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Trump announces trade agreement with China

Updated December 13, 2019 - 3:10 pm

WASHINGTON — President Donald Trump announced he had reached a trade deal with China Friday morning, just as the House Judiciary Committee voted along party lines to impeach him.

The Friday announcement came as a bookend to Monday’s news that the White House had reached on a deal with House Democrats over a trade agreement with Mexico and Canada.

Thus on what could be seen as Trump’s worst week in office, the president also could claim two key victories that delivered on his campaign promise to remake the 25-year-old NAFTA agreement and had made progress on his pledge to revise trade rules with China.

Details of the China deal were not released as officials await translation and legal vetting. The administration agreed to delay new tariffs set to take effect Sunday and cut back tariffs imposed in July, while maintaining 25 percent tariffs on some $250 billion in Chinese imports, as well as 7.5 percent on $120 billion of targeted Chinese goods.

In addition to concessions on intellectual property, technology transfer, agriculture, financial services and currency issues, China agreed to buy more American goods.

“I think they’ll hit $50 billion in agriculture,” Trump told reporters as he greeted Paraguay President Mario Abdo Benitez in the Oval Office.

“The farmers are going to have to go out and buy much larger tractors, because it means a lot of business,” Trump added at the close of what he called “a wild week.”

Senate Minority Leader Chuck Schumer slammed the deal.

“At first, President Trump seemed like the only president who would dare tackle this challenge; but now, according to reports, he has sold out for a temporary and unreliable promise from China to purchase some soybeans,” Schumer said in a statement.

But U.S. Trade Representative Robert Lighthizer said the “historic” agreement “achieves meaningful, fully-enforceable structural changes and begins re balancing the U.S.-China trade relationship.”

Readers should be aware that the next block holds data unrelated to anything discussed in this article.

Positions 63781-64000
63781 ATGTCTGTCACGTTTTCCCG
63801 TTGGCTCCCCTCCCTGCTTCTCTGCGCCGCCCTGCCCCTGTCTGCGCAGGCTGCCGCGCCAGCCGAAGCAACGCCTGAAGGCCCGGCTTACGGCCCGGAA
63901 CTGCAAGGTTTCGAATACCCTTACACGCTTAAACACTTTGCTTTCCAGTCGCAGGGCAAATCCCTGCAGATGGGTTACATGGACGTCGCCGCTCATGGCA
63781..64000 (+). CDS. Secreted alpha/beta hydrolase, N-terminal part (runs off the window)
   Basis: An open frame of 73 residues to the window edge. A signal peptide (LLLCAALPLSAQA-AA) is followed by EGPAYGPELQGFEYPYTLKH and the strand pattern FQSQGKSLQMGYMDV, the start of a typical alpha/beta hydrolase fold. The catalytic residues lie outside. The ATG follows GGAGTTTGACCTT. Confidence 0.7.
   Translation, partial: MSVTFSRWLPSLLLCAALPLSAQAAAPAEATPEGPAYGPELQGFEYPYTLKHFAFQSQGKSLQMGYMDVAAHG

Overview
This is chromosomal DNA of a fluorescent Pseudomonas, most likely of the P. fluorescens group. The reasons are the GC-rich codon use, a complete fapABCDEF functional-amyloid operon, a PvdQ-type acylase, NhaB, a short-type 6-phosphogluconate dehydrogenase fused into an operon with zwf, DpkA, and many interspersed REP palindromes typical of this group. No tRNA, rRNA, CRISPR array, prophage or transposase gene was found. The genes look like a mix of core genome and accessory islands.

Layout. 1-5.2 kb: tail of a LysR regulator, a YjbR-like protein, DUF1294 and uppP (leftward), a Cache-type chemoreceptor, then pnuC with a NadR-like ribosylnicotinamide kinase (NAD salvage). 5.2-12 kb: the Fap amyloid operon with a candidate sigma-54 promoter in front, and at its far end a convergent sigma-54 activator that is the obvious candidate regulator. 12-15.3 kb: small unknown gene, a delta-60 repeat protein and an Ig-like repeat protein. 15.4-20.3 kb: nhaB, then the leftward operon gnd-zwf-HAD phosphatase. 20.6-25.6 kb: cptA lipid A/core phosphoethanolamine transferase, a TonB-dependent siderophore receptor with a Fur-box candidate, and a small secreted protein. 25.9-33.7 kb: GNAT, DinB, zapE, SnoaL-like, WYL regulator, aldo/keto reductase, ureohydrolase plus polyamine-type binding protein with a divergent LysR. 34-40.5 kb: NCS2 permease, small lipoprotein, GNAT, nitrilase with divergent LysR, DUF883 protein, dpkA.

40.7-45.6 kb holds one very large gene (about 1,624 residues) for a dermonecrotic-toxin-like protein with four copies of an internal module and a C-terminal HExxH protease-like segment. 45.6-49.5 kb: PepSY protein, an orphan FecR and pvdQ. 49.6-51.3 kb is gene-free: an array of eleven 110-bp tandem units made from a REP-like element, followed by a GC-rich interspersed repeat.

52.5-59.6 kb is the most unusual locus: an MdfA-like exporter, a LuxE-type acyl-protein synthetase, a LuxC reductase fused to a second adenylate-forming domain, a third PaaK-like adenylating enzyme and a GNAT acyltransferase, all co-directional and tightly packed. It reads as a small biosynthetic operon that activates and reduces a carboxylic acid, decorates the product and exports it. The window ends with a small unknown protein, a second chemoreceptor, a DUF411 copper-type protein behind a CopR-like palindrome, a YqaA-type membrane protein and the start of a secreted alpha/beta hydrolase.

In the briefing room, chief economic adviser Larry Kudlow said he expected Lighthizer and top Chinese negotiator Liu He will hold a “ministerial signing” when the documents are ready, probably in early January, “and then we’ll just see how it works.”

“The Trump administration is calling this ‘Phase One’ of a trade deal with China, but there is little reason to expect a phase two or three,” Robert Daly, director of the Kissinger Institute at the Wilson Center, said in a statement. “The Chinese side has already won a respite from continual American threats and appears to have done so without offering any terms it wasn’t prepared to give in 2017.”

During a phone briefing with reporters a senior administration official said that “for the first time” China had agreed to stop making corporations hand over the keys to their technology in order to do business in China.

“A strong enforcement mechanism,” he added, with a specific timetable and steps should speed up the resolution of trade disputes.

The stock market closed slightly higher at the close of business, a day after Trump tweeted that a deal to cool down the 17-month trade war was imminent.

Morgan Stanley CEO James Gorman told CNBC the phase-one deal would not drastically improve the market.

Kudlow predicted the deal, with its protections for intellectual property, would bolster business confidence and that “2020 is going to be a very, very strong economic year.”

Trump, Kudlow added, “has changed the narrative toward China” as he is determined to fight unfair trade practices that harm the U.S. workforce.

While American farmers have borne the brunt of the trade war, Daley was skeptical that “the heartland has $50 billion in goods to sell” to China. “Before the tariffs, our total annual agricultural sales to China were about $17 billion,” he said.

“Trump got rolled by the Chinese.,” responded DNC Deputy War Room Director Daniel Wessel. “Trump agreed to major concessions to China without addressing the major structural issues he promised to fix or even undoing all the damage that’s been done since he promised to take on China. This is an embarrassing defeat for the president and a stunning betrayal of the American workers, farmers, and manufacturers he’s strung along for more than two years.”

American Farm Bureau Federation President Zippy Duvall welcomed the announcement and said he looked forward to the details.

“China went from the second-largest market for U.S. agricultural products to the fifth-largest since the trade war began,” Duvall said in a statement. “Reopening the door to trade with China and others is key to helping farmers and ranchers get back on their feet. Farmers would much rather farm for the marketplace and not have to rely on government trade aid.”

Contact Debra J. Saunders at dsaunders@reviewjournal.com or 202-662-7391. Follow @DebraJSaunders on Twitter.

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